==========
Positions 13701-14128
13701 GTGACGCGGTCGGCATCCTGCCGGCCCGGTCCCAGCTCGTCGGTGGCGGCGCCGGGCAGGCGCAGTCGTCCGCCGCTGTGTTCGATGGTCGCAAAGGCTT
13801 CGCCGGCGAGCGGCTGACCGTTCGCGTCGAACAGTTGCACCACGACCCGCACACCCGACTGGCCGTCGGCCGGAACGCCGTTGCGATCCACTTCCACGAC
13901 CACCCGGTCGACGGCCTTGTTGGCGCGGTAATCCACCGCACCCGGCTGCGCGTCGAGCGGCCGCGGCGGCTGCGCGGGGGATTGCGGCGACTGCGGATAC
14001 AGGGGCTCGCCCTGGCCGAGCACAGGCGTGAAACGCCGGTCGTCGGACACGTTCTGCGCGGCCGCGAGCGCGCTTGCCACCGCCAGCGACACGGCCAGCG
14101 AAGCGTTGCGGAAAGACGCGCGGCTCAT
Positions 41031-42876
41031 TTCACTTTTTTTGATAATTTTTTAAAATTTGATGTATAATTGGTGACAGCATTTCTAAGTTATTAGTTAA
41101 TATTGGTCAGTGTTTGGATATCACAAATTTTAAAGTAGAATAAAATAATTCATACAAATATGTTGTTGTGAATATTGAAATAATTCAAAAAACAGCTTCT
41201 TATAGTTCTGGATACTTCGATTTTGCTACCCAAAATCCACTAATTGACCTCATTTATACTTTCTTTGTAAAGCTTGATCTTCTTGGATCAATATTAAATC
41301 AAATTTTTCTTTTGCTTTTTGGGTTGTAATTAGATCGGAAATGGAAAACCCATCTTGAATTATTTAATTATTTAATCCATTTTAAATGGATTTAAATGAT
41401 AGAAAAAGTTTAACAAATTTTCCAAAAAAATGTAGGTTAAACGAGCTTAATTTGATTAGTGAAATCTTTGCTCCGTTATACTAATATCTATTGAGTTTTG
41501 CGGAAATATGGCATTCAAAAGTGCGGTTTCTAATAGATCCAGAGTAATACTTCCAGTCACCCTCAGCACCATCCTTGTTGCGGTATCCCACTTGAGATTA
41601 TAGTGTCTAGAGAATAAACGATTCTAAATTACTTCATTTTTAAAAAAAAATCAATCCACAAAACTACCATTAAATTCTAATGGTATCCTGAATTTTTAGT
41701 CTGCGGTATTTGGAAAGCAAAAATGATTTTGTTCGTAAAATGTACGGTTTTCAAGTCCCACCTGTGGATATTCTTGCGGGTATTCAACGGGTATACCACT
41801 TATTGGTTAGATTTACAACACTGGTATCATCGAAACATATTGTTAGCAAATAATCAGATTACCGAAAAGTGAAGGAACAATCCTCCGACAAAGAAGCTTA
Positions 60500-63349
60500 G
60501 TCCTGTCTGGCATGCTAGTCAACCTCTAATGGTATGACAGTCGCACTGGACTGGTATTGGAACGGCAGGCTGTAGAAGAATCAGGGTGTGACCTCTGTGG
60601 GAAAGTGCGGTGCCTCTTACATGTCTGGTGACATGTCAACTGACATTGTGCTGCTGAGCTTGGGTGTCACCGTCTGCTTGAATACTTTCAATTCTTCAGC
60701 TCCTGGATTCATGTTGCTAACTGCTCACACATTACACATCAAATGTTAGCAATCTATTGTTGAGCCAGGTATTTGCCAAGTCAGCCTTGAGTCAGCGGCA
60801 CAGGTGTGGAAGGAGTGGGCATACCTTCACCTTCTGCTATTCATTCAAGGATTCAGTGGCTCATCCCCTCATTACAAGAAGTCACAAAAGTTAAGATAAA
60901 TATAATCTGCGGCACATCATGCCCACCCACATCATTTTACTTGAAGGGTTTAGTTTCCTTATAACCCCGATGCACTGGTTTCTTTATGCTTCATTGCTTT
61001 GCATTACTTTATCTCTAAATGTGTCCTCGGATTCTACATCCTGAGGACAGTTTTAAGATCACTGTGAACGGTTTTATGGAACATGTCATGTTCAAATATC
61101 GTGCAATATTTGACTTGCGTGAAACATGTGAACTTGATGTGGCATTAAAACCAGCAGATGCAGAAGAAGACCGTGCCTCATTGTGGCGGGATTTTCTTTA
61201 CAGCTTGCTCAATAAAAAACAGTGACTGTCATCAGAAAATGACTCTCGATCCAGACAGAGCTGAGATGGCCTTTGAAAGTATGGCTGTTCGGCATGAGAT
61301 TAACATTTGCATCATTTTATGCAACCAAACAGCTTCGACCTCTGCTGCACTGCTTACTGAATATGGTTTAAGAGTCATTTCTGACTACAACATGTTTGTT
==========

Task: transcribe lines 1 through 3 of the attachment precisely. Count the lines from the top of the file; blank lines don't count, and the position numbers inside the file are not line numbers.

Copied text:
Positions 13701-14128
13701 GTGACGCGGTCGGCATCCTGCCGGCCCGGTCCCAGCTCGTCGGTGGCGGCGCCGGGCAGGCGCAGTCGTCCGCCGCTGTGTTCGATGGTCGCAAAGGCTT
13801 CGCCGGCGAGCGGCTGACCGTTCGCGTCGAACAGTTGCACCACGACCCGCACACCCGACTGGCCGTCGGCCGGAACGCCGTTGCGATCCACTTCCACGAC